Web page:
Lingaraja Temple

Lingaraja Temple

  • Bhubaneswar
  • Odisha
  • India
Amont Things to Do in Bhubaneswar
  • Dedicated To Harihara (a form of Shiva and Vishnu)
  • Built in 11th century CE
  • Timings 5 00 AM - 9 00 PM
  • Time Required 1-2 hours
  • Entry Fee No fees

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Lingaraja Temple, Bhubaneswar Overview

A Magnificent Example Of Temple Architecture Of Orissa It is one of the finest Shiva peetha in India and is named after the 'Ling' or the 'Phallic symbol enshrined in it.This temple is called a temple complex because almost 65 secondary temples cluster around the central structure. Lingaraj temple was built in 617-657 A.D and its height is about 54 meters. Its towering spire-like beauty dominates the Bhubaneswar skyline.


It represents the the peak of Kalinga style of architecture spanning over 25 centuries of progressive history.This 11th century temple is the culmination of architectural beauty and sculpted elegance. The temple is surrounded by a massive wall of 520 feet long and 456 broad and the main gate is guarded by two lions and capped by a pyramidal roof. This temple is called a temple complex because almost 65 secondary temples cluster around the central structure. Of these the Parvati temple takes pride of place. Some of the finest sculptures that are embodied in it turn out to be the product of very rare artistic genius.


The sculptures depict the Kings and queens, royal court, dancing girls, hunters, cultivators, musicians playing on musical instruments, etc. Lingaraj, the God in the temple is represented as a linga or a black stone eight feet in diameter. Such a representation of Lingaraj is called as Swayambhu a natural linga. It was Jajati Keshari who laid the foundation of the Lingaraj temple and his great grandson Lalatendu Keshari completed the work. Traditionally, the construction of the temple is associated with three of the later 'Somavamsi' kings with names ending in 'Kesari' but there is no reliable record of its date. However, an inscription on the wall of the 'Jagamohana', recording the grant of a village for the maintenance of a perpetual lamp in the shrine of 'Krittivasas', by which name the temple was anciently known, and dated A.D. 1114-15 in the reign of the 'Ganga' king 'Anantavarman Chodaganga', sets the later limit of the date of the temple.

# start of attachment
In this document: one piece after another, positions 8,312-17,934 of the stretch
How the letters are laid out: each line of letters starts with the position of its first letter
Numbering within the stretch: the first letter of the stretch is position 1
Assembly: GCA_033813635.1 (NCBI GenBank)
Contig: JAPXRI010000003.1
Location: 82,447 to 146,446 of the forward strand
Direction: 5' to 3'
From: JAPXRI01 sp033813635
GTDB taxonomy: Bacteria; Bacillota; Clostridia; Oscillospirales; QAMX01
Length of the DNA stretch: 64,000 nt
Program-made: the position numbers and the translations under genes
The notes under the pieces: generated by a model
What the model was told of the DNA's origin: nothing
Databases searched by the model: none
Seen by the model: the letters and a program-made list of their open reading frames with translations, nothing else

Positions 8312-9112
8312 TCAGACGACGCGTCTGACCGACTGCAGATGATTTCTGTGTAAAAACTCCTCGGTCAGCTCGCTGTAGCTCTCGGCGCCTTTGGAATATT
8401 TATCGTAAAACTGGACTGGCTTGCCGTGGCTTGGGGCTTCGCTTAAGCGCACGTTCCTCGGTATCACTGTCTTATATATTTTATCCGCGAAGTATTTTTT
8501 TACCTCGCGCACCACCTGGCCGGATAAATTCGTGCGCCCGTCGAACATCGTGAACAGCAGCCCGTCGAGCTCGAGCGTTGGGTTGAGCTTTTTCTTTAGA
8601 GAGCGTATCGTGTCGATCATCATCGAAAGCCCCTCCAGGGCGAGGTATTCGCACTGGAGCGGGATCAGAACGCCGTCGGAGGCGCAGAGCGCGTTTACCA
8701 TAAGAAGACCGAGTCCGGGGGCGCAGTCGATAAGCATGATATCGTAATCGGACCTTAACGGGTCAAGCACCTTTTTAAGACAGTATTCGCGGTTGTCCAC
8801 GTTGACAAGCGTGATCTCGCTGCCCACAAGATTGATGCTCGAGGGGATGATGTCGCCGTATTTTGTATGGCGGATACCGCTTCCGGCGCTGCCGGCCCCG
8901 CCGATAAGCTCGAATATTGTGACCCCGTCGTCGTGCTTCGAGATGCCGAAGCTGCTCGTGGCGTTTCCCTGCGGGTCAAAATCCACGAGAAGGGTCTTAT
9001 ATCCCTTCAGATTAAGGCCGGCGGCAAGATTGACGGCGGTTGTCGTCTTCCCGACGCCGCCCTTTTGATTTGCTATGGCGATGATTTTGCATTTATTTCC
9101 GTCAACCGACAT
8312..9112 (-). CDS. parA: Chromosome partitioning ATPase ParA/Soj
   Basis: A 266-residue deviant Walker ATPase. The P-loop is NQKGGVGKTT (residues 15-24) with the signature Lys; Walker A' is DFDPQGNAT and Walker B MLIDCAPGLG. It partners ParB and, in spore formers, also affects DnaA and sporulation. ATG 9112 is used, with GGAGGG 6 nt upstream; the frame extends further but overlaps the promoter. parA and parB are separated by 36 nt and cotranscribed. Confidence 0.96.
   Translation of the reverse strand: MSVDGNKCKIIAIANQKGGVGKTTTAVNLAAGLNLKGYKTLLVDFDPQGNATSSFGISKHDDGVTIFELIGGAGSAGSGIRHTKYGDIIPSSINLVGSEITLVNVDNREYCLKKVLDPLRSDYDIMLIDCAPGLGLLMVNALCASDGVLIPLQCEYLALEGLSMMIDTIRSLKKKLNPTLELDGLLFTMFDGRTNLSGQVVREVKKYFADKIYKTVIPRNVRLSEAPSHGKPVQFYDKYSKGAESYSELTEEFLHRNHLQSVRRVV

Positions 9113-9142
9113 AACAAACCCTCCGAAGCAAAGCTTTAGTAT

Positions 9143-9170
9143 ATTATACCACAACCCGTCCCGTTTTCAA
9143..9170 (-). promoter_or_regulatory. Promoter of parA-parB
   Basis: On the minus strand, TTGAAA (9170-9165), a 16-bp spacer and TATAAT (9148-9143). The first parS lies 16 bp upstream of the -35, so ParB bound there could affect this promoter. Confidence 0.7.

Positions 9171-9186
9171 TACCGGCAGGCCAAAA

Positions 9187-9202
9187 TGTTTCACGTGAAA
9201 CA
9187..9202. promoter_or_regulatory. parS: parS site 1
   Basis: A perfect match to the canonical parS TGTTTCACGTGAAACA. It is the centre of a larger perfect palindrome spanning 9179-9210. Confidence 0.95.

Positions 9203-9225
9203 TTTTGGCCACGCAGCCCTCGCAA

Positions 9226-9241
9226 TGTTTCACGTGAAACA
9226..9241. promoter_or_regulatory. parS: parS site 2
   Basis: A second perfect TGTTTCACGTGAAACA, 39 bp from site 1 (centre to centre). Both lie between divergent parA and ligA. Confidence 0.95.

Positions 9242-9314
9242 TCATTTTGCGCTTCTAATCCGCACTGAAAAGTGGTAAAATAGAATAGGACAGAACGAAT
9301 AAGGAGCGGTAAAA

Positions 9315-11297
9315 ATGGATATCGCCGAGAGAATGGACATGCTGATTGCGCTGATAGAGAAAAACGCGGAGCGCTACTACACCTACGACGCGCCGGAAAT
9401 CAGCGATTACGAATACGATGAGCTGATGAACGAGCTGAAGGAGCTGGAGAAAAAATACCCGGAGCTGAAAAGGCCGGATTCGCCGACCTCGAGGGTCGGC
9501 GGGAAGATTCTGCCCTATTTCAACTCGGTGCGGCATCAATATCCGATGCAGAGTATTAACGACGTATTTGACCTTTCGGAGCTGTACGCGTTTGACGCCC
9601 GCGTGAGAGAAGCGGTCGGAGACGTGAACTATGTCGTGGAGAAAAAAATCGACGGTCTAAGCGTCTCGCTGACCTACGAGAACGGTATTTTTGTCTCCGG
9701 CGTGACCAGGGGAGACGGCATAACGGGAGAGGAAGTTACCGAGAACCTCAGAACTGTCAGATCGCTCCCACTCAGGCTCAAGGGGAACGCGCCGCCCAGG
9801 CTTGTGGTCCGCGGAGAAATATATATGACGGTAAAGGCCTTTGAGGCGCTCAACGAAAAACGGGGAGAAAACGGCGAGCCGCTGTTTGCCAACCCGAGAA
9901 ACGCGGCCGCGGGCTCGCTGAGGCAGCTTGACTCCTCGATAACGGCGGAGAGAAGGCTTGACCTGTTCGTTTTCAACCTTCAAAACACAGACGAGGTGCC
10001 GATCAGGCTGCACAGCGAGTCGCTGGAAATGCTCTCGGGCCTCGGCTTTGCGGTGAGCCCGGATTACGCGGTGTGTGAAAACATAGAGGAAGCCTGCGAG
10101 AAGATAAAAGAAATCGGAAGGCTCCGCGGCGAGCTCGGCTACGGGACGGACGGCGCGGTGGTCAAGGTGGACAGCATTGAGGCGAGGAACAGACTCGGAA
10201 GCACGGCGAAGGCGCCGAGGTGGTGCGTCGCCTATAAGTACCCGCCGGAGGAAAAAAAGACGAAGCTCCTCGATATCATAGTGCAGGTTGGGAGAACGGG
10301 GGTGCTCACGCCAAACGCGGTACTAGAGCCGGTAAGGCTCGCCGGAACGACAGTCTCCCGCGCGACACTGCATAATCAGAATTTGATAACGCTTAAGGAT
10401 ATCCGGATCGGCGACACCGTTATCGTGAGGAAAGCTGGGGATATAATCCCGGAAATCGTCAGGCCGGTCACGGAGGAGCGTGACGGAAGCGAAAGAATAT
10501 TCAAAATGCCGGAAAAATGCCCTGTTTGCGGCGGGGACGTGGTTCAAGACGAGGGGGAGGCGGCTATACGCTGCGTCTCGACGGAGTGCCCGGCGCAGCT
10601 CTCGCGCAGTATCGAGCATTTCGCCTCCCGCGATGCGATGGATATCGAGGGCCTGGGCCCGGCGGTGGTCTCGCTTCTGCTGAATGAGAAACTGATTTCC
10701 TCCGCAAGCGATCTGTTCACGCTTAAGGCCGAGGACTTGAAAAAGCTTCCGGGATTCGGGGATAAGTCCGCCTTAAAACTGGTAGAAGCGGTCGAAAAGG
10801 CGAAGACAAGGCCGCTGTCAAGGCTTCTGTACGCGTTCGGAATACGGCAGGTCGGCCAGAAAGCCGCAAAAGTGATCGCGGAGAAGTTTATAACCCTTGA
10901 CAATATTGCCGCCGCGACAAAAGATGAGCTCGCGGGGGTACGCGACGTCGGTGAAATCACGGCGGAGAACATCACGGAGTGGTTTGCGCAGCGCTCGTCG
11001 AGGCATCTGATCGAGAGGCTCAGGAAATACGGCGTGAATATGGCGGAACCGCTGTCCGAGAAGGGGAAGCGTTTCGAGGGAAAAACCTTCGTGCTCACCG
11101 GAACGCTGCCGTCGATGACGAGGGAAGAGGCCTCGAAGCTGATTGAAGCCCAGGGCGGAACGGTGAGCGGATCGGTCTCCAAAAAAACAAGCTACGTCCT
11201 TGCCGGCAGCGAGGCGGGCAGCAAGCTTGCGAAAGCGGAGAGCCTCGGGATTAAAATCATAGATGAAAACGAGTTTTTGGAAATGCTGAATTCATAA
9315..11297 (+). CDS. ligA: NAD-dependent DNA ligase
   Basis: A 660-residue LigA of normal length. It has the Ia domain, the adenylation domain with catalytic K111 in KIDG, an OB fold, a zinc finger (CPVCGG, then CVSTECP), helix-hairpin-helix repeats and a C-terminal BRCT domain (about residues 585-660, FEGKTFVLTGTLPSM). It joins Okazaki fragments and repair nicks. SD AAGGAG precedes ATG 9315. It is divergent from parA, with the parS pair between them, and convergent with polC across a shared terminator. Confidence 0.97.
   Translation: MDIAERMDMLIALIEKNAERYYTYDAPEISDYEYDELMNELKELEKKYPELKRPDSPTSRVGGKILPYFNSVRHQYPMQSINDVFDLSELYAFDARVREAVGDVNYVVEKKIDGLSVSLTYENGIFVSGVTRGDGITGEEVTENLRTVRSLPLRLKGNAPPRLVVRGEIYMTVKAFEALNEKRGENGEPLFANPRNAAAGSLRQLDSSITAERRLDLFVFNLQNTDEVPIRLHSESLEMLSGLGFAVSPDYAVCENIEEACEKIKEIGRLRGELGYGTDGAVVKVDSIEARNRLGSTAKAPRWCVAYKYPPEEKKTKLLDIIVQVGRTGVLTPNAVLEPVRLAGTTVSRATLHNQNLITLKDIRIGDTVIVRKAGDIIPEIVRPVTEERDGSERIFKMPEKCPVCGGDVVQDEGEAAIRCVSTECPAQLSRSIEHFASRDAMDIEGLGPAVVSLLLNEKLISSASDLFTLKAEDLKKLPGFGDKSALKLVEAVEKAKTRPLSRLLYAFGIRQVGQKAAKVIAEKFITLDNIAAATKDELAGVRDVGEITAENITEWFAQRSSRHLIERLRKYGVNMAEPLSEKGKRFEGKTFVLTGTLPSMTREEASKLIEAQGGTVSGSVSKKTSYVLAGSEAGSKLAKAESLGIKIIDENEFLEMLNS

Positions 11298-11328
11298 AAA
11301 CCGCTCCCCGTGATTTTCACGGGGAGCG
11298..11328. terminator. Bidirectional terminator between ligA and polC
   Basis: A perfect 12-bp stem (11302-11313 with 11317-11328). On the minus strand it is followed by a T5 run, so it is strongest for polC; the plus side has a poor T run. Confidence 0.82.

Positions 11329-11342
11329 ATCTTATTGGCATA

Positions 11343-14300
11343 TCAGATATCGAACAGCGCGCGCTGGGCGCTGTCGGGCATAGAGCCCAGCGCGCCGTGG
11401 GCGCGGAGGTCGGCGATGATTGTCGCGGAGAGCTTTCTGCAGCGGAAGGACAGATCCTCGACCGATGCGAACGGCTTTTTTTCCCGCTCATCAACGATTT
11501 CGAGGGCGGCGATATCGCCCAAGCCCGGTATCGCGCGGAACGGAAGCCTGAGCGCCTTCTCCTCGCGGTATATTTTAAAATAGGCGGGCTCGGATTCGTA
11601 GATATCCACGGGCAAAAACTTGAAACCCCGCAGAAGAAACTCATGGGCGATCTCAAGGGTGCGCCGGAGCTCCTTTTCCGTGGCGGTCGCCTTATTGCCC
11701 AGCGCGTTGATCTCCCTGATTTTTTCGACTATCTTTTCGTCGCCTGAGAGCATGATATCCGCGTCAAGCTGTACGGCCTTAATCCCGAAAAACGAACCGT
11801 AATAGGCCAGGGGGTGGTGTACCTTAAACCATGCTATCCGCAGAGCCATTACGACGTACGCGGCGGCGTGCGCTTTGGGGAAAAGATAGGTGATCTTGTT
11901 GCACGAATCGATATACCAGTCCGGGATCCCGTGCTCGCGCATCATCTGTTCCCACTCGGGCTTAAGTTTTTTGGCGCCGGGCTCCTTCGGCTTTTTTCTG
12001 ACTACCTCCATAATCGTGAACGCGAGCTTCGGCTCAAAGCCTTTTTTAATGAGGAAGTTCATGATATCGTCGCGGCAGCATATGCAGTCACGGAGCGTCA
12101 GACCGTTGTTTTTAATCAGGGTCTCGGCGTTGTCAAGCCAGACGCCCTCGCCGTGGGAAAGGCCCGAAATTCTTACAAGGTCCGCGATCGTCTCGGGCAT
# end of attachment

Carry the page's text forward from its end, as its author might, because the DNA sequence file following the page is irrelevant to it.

The temple is a combination of four structures, all in the same axial alignment - 'Deul', 'Gahamohana', 'Nata-Mandira' and 'Bhoga-Mandapa', the last two being subsequent additions. The spacious courtyard is full of shrines, big and small, of varying dates, their number exceeding a hundred, of which only a few are of outstanding merit. The complex is enclosed by a massive compound-wall pierced by an imposing portal on the east and two secondary gates on the north and south. The Temple Deity By the time the Lingaraja temple was constructed, the Jagannatha cult had become predominant throughout Orissa. This is reflected in the fact that the temple deity here, the 'Svayambhu Linga', is not, as in all other cases, strictly a 'Shiva linga'. It is considered to be a 'Hari-Hara' linga, that is, half Shiva, half Vishnu. This and the variety of deities represented elsewhere on the temple, once again point out the basically syncretic nature of so much of Orissan religion. 


There are 150 subsidiary shrines within the immense Lingaraja complex, many of them extremely interesting in their own right, but non-Hindus cannot visit them. Minor Shrines In The Compound Of Lingaraja Amidst the group of subsidiary shrines clustering round the great temple, two, one, on the north of the 'Jagamohana', known as "Gopalini" or "Bhuvanesvari" and the other, on the south of the 'Deul', known as "Savitri", are of the "Khakhara" order. The 'Parsva-Devatas' in them are different forms of 'Parvati'. In some of the other subsidiary shrines can be seen a number of images of different dates, mostly of 'Parvati', 'Karttikeya', 'Ganesa' and 'Surya' and rarely of 'Balarama', 'Subhadra', 'Krishna' and 'Trivikrama'. Many of them found their way into these shrines after the decay or destruction of the temples, to which they had originally belonged. Particularly noticeable is an early image of 'Parvati', housed in a tiny shrine to the northeast of the Lingaraja temple.

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